Monday, 20 October 2008

How Long Can the Labour Bounce Last?

Stumbling tells us the government is all over the place: the right hand doesn't quite know what, er, the other right hand is doing. It's probably true: a large ship of state is being turned round after many years of steaming in one direction and the crew have quite forgotten how to perform the manoeuvre. Underneath the headlines about Brown leading the world into a series of counter-cyclical Keynesian reflation measures are a whole host of more practical problems which New Labour is only weakly equipped to address in this new world. Today reported this morning that Lord Mandelson - now doesn't that name have a ring to it, like a title that was somehow always pre-ordained – was considering shelving the family friendly/flexible working extension proposals for small businesses. Meanwhile Brown and others still plough on in their quest to help 'hard-working families'. Something is going to have to give.

Perhaps some of this is inherent in the nature of politics itself: you deal with one problem and another one pops up somewhere else and you suddenly remember you used a different technique to deal with that one some time ago. 'Events dear boy, events'. But it is also due to the fact that New Labour abandoned politics per se, or at least politics as it was previously understood on the Left of the spectrum. They were and remain essentially technocratic managerialists. They ask not 'What is the Good Society and how can we edge towards it?' as old-style social democrats did, but simply," What Works?" A global recession makes it very, very difficult not to extend this into the obvious next question of "Who do you want it to work for?" and that's a political, not a managerial, question.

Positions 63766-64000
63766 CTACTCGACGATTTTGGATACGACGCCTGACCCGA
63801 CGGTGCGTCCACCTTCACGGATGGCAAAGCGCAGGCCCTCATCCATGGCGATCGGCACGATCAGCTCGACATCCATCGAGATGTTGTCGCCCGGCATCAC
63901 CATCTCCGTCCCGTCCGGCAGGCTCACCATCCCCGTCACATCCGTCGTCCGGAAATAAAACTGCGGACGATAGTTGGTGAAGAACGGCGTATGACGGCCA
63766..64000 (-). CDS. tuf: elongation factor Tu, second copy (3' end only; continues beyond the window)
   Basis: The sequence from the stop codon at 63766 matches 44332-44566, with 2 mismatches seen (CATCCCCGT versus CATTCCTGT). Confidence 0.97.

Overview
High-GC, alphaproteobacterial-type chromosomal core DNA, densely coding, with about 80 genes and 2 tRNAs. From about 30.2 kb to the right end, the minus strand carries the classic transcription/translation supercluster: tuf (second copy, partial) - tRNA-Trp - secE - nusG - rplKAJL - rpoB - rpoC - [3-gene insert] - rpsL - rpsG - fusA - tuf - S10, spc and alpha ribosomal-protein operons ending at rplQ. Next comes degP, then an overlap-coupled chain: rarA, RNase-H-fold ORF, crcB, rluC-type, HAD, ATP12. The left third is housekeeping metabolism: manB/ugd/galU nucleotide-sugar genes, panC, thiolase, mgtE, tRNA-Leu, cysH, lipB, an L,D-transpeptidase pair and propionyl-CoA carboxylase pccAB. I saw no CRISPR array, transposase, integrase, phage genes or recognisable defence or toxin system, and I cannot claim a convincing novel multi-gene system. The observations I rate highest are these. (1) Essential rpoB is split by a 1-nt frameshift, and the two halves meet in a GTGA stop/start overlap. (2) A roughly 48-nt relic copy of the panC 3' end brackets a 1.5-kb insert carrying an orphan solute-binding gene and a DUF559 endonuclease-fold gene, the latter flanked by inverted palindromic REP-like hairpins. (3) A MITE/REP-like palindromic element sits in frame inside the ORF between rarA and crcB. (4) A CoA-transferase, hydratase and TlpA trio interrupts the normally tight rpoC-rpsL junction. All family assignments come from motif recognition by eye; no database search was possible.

There is more than one historic model for Keynesianism. FDR tried it with infrastructure projects – but so did Hitler with his rearmament programme. Dave Osler reminds us that Keynesianism alone is not enough: we need policies for full employment. Will Hutton makes the striking observation that the quickest way to get the economy moving is not pulling forward large scale building projects but raising unemployment benefits. & the Green New Deal people want the infrastructure measures to be ones that leave us better off than before in terms of being able to face the challenge of climate change. But every one of these things involves some renegotiation of the relationship between state and economy, not just technocratic reflation.

New Labour will go down in the history books as the masters of spin - and the original spinmeister is back in the cabinet. But that's not going to be enough now. They need some politics now and I'm not sure they can magic it up without hurting their long time friends.

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